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Like Dividends? I Bet You'll Love These 2 REITs

By Reuben Gregg Brewer – Dec 2, 2021 at 7:25AM

Key Points

  • Universal Health Realty Trust is out of favor because it's working through some portfolio changes.
  • A key piece of W.P. Carey's business model is being copied by a notable peer, which could help it close the valuation gap.
  • Long histories of annual dividend increases and relatively high yields make both REITs worth examining today.

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REITs are designed to be big dividend payers, but some have proven more reliable than others on the dividend front.

Dividends are great, especially for investors looking to live off of the income their portfolios generate. But this is only true if you can count on the dividends being paid through both thick and thin. This is why dividend investors will love Universal Health Realty Income Trust (UHT -0.71%) and W.P. Carey (WPC -0.25%).

Out of favor

Universal Health Realty Income Trust has increased its dividend annually for 36 consecutive years, placing it among the Dividend Aristocrats. The real estate investment trust's (REIT) yield is about 5%, which is toward the high end of its recent historical range. In fact, in early 2020 the yield was a touch over 2%, so things have changed materially over the past couple of years.

A sign with the word "dividends" next to a money roll.

Image source: Getty Images.

At first you might think that the yield issue here relates to the coronavirus pandemic and the negative impact it's had real estate and the health-care sector. However, the REIT primarily owns medical office space (roughly 72% of its portfolio), an area that has generally held up well.

Instead, the big problem is that Universal Health is working through some portfolio changes. These include property exchanges with its external manager, Universal Health Services, and a specialty hospital that is being vacated by the current tenant while being marketed to other tenants (or could end up being sold). It's not clear how these matters will work out, and investors appear concerned that the outcomes could be negative. 

However, given the REIT's long history of supporting its dividend, it makes sense to give management the benefit of the doubt. Of note, the dividend was increased twice in 2020 despite the pandemic. In fairness, the increases were small, but that's actually the norm here: slow and steady dividend growth.

Meanwhile, third-quarter funds from operations (FFO) of $0.92 per share handily covered the $0.70 quarterly dividend payment, tallying to an FFO payout ratio of 76%. That leaves ample room for adversity before the dividend is at risk. If you like consistent dividends and can handle a little near-term uncertainty, Universal Health Realty's historically high yield is worth a close look today.

A change in view?

Next up is W.P. Carey, a REIT that has increased its dividend every year since its IPO in 1998. It isn't a Dividend Aristocrat yet, but it's almost there. Meanwhile the 5.4% dividend yield is a good deal higher than some of its closest peers, notably net lease industry bellwether Realty Income, which has a yield of 4.2%. There are reasons for that yield difference, which highlight that W.P. Carey is trading at a discount. But there's also reason to believe the discount could narrow.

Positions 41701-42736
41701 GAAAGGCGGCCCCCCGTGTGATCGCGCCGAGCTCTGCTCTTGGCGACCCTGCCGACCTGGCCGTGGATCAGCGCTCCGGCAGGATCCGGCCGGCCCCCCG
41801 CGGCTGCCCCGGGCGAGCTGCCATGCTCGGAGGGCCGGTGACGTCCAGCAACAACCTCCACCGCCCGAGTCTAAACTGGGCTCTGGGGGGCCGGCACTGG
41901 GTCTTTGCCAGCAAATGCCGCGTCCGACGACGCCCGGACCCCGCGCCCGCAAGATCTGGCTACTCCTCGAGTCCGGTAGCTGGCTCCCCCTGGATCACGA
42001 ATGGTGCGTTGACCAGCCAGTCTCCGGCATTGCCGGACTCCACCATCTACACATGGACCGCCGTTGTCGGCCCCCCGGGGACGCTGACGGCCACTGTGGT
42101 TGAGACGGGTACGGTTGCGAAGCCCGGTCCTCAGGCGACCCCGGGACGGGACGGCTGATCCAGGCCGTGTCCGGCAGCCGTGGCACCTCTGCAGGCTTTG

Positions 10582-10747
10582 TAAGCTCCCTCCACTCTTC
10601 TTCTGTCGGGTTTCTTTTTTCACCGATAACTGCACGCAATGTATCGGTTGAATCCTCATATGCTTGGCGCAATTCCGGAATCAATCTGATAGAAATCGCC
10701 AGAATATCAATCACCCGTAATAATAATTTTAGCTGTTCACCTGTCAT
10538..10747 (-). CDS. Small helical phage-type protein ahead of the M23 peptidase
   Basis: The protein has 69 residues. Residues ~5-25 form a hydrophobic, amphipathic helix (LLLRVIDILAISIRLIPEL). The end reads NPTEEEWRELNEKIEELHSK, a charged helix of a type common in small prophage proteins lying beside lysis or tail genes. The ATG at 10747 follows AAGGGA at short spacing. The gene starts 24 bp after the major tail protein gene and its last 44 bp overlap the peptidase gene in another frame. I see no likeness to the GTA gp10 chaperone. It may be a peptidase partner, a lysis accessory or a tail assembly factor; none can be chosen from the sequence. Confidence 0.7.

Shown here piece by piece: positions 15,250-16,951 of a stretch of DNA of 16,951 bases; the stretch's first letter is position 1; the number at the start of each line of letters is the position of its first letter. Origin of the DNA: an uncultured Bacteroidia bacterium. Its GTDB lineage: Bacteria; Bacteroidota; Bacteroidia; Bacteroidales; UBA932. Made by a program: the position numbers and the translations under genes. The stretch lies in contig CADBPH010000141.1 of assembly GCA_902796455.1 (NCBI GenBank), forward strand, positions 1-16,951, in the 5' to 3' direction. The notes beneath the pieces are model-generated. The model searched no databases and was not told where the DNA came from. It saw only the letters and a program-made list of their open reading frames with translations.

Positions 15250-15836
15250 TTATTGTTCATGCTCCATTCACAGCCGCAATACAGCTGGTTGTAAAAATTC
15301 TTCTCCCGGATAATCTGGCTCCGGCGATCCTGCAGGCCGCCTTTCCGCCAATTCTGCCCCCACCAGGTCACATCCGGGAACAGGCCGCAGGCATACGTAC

W.P. Carey is highly diversified, with assets in the industrial (25% of rents), warehouse (24%), office (21%), retail (17%), and self-storage (5%) markets. It also generates a much of its rent (roughly 37%) from outside the U.S. This is a pretty unique portfolio, but it's one that has clearly been a net benefit for investors, given the dividend consistency here.

WPC Dividend Yield Chart

WPC Dividend Yield data by YCharts

Meanwhile, like Realty Income, W.P. Carey relies on net leases, which means that it owns the assets but its tenants are responsible for most of the operating costs of the properties they occupy. Spread across a large portfolio, this is a low-risk approach.

One interesting development, however, is that Realty Income has been pushing into foreign markets lately, which means it is starting to use W.P. Carey's playbook. So the difference between the yields on these two REITs, which is a full percentage point, starts to take on material meaning.

Whether the two should be seen as competitors is a judgment call. Realty Income's portfolio is largely focused on retail, so there are differences between the two. However, as investors get more comfortable with Realty Income's global foray, they will likely start to see W.P. Carey in a different light. That could mean the yield gap between the two shrinks, with W.P. Carey's yield falling as investors give it a higher valuation. For long-term investors, given W.P. Carey's relatively high yield and impressive dividend record, that's a prospect worth digging into.

High and reliable yields

The key for income investors is to find a balance between a high yield and a safe dividend. On this score, both Universal Health Realty and W.P. Carey look relatively attractive today. And they both prove that, even in a world where low yields are the norm, you can still find dividend stocks worth buying.

Reuben Gregg Brewer owns shares of Realty Income and W. P. Carey. The Motley Fool has no position in any of the stocks mentioned. The Motley Fool has a disclosure policy.

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